Women in Transplantation: Taking Leadership in Transplantation to Solve the Organ Shortage Crisis
On January 29, Dr. Amy Waterman visited the Transplant Diagnostics Division of Thermo Fisher Scientific to provide her perspective on how living kidney donation can solve the organ shortage crisis as well as to discuss the initiatives she’s driving as a Professor Medicine at UCLA, the Deputy Director of the Terasaki Research Institute, and the founder of Explore Transplant, a national consortium of leading experts in transplant and health literacy.
Through the creation of patient education programs, Dr. Waterman's team is determined to end the organ shortage crisis.
Hosted by the LA Chapter of Thermo Fisher’s Women’s Employee Resource Group, Dr. Waterman gave a talk on her professional experiences and research, including the work she does as a committee member of Women in Transplantation (WIT), to eliminate barriers to organ donation and helping patients make more informed choices about transplantation.
Dr. Waterman’s background in social psychology, patient education, and behavior change led her to explore how healthcare educators can provide useful information on transplantation to patients in need of transplant and potential donors. Early in her career, she was stunned to find that majority of organ donors do not regret their choice to donate after the surgery. In fact, she found that most were deeply thankful for the opportunity, and some expressed that the experience gave their life a sense of purpose.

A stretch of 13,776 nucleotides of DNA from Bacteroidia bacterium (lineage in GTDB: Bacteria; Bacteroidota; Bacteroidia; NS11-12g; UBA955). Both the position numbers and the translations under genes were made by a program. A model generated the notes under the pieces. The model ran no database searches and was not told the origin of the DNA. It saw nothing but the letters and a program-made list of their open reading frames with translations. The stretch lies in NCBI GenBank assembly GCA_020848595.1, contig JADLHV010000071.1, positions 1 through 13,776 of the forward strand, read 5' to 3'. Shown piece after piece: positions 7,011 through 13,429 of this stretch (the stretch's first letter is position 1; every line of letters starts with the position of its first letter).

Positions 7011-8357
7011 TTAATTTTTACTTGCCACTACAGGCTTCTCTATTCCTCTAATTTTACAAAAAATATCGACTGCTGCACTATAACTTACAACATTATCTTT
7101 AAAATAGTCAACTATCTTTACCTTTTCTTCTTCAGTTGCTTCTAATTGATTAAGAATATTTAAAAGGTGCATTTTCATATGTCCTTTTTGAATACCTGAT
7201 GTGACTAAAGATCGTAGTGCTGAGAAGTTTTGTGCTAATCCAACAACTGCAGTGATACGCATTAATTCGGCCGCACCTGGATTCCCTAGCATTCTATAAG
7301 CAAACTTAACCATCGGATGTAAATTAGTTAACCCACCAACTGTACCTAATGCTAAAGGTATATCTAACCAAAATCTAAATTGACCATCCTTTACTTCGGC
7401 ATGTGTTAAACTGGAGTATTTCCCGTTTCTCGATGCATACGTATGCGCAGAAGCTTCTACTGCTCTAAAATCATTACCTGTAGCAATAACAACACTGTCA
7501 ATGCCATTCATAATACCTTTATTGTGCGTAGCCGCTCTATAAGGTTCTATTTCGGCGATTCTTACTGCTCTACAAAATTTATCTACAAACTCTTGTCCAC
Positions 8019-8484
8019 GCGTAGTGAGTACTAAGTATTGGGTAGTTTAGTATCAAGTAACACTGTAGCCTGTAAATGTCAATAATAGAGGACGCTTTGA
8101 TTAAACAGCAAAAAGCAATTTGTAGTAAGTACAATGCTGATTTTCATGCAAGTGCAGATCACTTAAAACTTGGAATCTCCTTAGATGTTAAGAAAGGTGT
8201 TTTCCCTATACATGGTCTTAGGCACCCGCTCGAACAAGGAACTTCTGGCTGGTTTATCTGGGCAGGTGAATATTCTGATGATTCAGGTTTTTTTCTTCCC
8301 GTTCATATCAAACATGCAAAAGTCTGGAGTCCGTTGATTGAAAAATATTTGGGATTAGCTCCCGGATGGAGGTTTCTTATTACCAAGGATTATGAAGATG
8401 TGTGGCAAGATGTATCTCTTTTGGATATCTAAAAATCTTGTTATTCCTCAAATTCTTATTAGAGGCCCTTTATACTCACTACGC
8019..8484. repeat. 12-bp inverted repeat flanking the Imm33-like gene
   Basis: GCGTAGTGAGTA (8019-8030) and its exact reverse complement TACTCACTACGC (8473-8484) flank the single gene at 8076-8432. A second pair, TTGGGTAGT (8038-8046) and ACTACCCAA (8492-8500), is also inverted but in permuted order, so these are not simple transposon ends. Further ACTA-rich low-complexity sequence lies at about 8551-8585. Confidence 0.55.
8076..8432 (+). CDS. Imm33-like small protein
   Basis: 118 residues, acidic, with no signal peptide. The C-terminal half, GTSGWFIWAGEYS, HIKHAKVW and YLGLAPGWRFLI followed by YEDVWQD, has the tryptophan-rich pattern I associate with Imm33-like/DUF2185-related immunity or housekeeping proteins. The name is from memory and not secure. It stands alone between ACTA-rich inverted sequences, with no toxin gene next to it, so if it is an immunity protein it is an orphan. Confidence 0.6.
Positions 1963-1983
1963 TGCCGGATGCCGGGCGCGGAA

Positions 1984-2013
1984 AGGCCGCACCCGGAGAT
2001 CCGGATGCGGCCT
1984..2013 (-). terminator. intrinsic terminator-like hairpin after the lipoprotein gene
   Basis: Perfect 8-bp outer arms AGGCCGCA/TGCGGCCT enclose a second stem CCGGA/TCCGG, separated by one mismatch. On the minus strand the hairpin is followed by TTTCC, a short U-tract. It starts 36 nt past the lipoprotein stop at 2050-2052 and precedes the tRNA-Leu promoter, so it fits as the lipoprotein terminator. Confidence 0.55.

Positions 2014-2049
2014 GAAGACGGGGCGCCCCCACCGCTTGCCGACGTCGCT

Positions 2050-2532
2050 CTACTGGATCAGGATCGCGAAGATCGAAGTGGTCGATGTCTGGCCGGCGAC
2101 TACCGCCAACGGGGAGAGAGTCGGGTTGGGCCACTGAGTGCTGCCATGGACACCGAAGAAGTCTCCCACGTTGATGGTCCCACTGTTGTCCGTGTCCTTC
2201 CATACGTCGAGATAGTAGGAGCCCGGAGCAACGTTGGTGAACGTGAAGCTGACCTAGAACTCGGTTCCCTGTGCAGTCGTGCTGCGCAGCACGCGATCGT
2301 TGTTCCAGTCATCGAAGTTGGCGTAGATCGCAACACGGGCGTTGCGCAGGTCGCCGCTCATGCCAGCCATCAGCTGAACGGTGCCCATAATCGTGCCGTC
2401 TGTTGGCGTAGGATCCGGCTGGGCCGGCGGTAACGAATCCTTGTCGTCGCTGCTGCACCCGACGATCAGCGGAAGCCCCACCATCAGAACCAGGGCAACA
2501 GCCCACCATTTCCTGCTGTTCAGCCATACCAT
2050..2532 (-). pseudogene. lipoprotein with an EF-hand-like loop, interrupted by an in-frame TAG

Recently, Dr. Waterman is leading and expanding the Explore Living Donation project, a forum where patients and donors can share their kidney transplant experiences. By harnessing the universal power of storytelling, Dr. Waterman hopes to call attention to the varied personal experiences of donors, recipients, and transplant families as well as raise awareness of the need for living kidney donation.
The organ shortage crisis is a solvable problem: this is a belief that is supported by Dr. Waterman’s vast body of research. But currently many potential donors don’t have access to the information that might prompt them to consider donation, and many disparities occur both in the U.S. and internationally make access to transplantation difficult for some patients. By designing innovative programs and research, Dr. Waterman and her team are truly improving the lives of transplant patients and their families by changing transplant care, a mission that Dr. Paul Terasaki originated and one that the Transplant Diagnostics team strives to uphold every day.
To read more about Dr. Waterman’s pioneering work in education and access to resources for transplant patients, please visit Explore Transplant, the Explore Living Donation, UCLA Health, and the Terasaki Research Institute.